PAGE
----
What an honor it was to interview Shira Yevin aka Shiragirl. She has worked with many talented artists including Paramore, Rancid and Joan Jett and paved the road in the punk industry. Her musical influences of Madonna, Gwen Stefani, Pink, Bikini Kill, Sublime and Janet Jackson, to name a few, helped Shiragirl bring her raw punk/new wave music again to Warped Tour stages this summer. Her positive attitude on encouraging female artist to peruse and be role models has made a statement in the industry and has not gone unnoticed. Shiragirl has earned awards in the Rock-n-roll Hall of Fame to the MTV Warpie Tour Award.
Her new EP Brooklyn Goes Hollywood will be out by the first day of Warped tour. The new single “Summers Comin’” was released on 6/6. The new song is a fun, punk rock love story with a Rancid influenced vocal delivery combined with upbeat music. A perfect set-up for summer.
You have a new album coming out what is the message you want to get across to your fans?
Shiragirl: It’s hard to say one message, but overall I am more about encouraging creative expression and following your dreams. Freedom of speech, speaking your mind, honoring your voice. I hope to inspire others to do the same.
When you headed into the studio to record, did you already have all the songs fully demoed?
Well yes and no, we did a lot of pre-production. I worked with Tim Armstrong of Rancid. He had some solid ideas that he played for me one day when we went into studio. He played me a bunch of ideas; I kind of picked and choose what I liked best, took them and did some writing with my band. He also had this idea to bring in John King the other producer of the EP. We did a cover production before we went into studio. John King has a home studio which was super fun, so we went in and recorded a lot of demos and ideas. So yeah, by the time we headed into Tim’s Studio we were all set to go. It was a full process.
What an honor it must have been to work with Tim Armstrong. Did you write most of the lyrics yourself?
I do, but I also collaborate with my drummer and musical director, we go back and forth with ideas a lot. And Tim also had some lyrical ideas. It’s definitely collaboration but I would say lyrics are where I contribute the most.
What do you think Tim Armstrong brought to the album that you wouldn’t have considered prior?
He produced the core of all the songs, played guitar on the tracks and brought these concepts to life. He always encourages me. You know he’s a punk rocker. He likes the real raw vocal sound; he would push me in the studio to ramp up the energy and to kind of get to that gritty spot in my voice. But Yeah, he completely influenced the entire direction of the EP. You know we’ve always kind of been on the same page because I love his work, not only with Rancid but with The Transplants with Travis Barker playing drums. It has more of a dancy sound to it. I have an incredible drummer. I like to kind of say she is the female Travis Barker (giggles) So being able to connect on that level and similar visions. But Tim is so great to work with, you go in and say I kind of have this idea for a hook. And he’s super humble where a lot of producers are a little bit rough to work with they will say no that’s no good do it my way. But he doesn’t approach it like that. Everything is more of a collaboration or let’s try it this way, or what if we do this. He likes to say: It will be twenty seconds of our life and if you don’t like it we can refix it. We’ll try it and it will be incredible. We have this joke it’s called the Hook Olympics. So, there would be like this one song and he thought he had a better hook, or he was like you over hooked it has too many words in the chorus, kind of cut out like half the lines. So we did that and then there was another song where he had an idea and Raine (Pallandino) my drummer had another idea. She was actually over in New York and sent over a video and he was like she won the hook Olympics. I can’t believe it, he said, even thou she is way over there she won. (laughs). He’s not ego driven like a lot of other producers in this industry.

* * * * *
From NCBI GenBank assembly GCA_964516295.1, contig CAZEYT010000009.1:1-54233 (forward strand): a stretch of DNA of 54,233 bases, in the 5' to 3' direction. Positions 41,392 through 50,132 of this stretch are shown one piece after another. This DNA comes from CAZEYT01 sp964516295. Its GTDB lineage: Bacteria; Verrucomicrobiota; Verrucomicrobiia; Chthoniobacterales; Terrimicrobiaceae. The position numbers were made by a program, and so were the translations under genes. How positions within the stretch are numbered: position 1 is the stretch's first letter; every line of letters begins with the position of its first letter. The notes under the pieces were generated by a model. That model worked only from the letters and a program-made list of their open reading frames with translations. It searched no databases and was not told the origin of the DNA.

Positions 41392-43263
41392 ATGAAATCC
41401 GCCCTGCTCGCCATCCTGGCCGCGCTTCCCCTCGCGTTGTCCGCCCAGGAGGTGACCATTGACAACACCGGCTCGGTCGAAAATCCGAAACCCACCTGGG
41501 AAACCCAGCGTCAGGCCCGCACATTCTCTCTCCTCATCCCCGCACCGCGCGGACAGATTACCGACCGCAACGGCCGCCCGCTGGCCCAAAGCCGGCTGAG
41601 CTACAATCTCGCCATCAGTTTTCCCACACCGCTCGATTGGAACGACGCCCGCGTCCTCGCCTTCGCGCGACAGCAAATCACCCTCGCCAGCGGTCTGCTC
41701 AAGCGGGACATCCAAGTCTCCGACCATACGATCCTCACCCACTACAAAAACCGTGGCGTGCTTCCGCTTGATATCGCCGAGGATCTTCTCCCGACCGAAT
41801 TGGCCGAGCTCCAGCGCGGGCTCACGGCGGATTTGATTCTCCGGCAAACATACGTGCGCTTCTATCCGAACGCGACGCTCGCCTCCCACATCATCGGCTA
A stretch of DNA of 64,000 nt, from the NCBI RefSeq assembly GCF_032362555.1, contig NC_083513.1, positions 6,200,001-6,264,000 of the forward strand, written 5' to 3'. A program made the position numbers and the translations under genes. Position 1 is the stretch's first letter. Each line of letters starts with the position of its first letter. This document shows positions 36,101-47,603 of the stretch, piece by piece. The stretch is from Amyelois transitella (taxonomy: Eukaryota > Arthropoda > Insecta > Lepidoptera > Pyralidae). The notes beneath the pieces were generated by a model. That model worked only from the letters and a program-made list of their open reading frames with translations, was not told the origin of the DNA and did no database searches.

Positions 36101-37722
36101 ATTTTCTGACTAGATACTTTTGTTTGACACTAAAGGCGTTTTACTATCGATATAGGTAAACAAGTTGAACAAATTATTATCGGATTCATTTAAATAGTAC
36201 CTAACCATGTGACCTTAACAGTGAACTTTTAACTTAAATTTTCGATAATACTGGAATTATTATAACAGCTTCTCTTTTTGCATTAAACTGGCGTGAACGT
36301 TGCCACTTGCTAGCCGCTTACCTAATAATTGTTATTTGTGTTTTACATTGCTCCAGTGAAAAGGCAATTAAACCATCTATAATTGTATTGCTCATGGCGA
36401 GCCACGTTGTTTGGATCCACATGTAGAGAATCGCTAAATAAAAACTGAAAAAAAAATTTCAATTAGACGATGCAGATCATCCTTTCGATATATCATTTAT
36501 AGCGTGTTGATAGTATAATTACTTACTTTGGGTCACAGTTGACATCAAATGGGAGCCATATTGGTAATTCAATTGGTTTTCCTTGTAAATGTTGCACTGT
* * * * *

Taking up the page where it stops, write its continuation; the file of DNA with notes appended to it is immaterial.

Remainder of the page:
Since musical theater and spoken word were a solid foundation for your music career start, do you infuse these attributes into your albums and performances? And do you change your directions drastically from each album to imply a new story on stage?
For me I am a performer first and foremost which is what brought my love of music on and wanting to do music to perform. That being said, this record was really more about the music but others I’ll have a concept in mind for something I want to do with the live show. This one really came together more organically. It was a total collaboration with Tim, John King, my drummer Raine and bassist Leanne (Bowes). We kind of all put our heart and soul into it. Weirdly, I think just sort of captured this exciting moment in all of our musical careers. This EP is Brooklyn Goes Hollywood and my band is all from New York and lived in Brooklyn at the same time. We all kind of had similar sense of humor, life experiences and so it’s cool we had a lot of fun together. We all have an understanding and are very driven. Kind of have that New York hustle. So, I think the music and the themes really just sort of capture that. It’s all about the music. I love performing, I definitely have the music theater back ground. If you get to see my show I sort of ramp up the character and dance around and put on a show. But it felt really good going back to the punk rock roots with this one.
Are you going to be bringing back out the famous 2005 Pink Truck this year for the Warped Tour?
No, we’re getting an actual mobile stage. We’ve worked our way up, the truck was awesome, but I think it bit the bullet in 2006.